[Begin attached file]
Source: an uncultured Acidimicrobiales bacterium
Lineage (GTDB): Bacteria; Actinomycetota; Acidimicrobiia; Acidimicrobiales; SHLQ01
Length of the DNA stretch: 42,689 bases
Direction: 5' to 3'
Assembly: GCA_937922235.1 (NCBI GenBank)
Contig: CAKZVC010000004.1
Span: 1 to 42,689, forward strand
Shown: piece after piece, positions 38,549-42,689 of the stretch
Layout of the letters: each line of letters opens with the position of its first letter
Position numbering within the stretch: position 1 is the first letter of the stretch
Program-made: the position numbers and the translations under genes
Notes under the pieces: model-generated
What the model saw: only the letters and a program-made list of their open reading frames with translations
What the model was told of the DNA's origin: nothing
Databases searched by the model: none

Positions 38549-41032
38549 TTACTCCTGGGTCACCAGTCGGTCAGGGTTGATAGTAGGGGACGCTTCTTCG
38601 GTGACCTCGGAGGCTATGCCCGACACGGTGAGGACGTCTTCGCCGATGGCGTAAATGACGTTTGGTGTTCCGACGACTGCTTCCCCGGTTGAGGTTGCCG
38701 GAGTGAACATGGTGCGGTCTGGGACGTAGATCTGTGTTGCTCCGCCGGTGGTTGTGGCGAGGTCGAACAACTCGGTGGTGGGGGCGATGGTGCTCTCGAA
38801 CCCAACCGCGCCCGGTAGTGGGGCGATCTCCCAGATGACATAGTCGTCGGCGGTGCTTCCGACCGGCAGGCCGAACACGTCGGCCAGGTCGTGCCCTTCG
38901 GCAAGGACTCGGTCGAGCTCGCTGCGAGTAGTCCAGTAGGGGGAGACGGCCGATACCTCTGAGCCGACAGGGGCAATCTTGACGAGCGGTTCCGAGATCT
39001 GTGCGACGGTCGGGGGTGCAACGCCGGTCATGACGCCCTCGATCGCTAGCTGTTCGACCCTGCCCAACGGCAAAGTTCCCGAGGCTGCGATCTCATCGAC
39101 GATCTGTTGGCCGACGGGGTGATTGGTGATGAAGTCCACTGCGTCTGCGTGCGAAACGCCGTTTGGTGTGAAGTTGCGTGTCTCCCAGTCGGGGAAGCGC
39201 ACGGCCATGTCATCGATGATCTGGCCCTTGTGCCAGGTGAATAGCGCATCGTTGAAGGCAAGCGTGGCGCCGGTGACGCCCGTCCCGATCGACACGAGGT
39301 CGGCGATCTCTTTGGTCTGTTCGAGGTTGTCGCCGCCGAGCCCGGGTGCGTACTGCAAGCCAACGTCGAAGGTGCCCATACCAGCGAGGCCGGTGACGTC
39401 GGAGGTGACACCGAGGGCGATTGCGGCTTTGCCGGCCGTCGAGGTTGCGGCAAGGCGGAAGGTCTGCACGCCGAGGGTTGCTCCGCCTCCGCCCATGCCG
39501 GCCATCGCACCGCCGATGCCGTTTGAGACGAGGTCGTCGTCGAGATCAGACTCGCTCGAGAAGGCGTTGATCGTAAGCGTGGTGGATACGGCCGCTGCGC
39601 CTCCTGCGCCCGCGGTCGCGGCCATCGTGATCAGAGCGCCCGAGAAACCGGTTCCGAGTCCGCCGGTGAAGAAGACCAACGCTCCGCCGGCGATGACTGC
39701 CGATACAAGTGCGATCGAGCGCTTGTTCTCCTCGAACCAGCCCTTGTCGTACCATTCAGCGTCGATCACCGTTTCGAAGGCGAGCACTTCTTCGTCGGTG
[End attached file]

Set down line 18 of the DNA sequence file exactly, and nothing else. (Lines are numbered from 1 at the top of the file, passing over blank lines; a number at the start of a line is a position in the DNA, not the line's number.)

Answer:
38601 GTGACCTCGGAGGCTATGCCCGACACGGTGAGGACGTCTTCGCCGATGGCGTAAATGACGTTTGGTGTTCCGACGACTGCTTCCCCGGTTGAGGTTGCCG